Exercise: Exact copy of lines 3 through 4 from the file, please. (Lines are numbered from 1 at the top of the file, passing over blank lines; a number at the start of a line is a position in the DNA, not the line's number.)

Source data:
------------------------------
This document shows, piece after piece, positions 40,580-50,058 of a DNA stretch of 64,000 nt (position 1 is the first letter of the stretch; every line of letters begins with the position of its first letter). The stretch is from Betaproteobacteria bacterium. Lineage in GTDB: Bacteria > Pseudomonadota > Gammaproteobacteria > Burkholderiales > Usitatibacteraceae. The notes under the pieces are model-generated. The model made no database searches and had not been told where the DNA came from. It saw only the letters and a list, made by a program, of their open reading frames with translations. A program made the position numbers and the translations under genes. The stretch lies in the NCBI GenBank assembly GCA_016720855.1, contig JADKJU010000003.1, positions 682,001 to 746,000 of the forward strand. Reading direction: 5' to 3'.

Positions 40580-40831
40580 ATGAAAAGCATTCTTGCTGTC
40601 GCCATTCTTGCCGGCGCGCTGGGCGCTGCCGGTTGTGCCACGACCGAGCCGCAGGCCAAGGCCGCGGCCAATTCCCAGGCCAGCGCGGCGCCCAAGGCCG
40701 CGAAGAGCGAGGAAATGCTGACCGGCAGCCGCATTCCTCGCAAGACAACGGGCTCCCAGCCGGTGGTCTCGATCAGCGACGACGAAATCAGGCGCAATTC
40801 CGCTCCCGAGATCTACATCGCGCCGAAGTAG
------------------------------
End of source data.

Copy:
40580 ATGAAAAGCATTCTTGCTGTC
40601 GCCATTCTTGCCGGCGCGCTGGGCGCTGCCGGTTGTGCCACGACCGAGCCGCAGGCCAAGGCCGCGGCCAATTCCCAGGCCAGCGCGGCGCCCAAGGCCG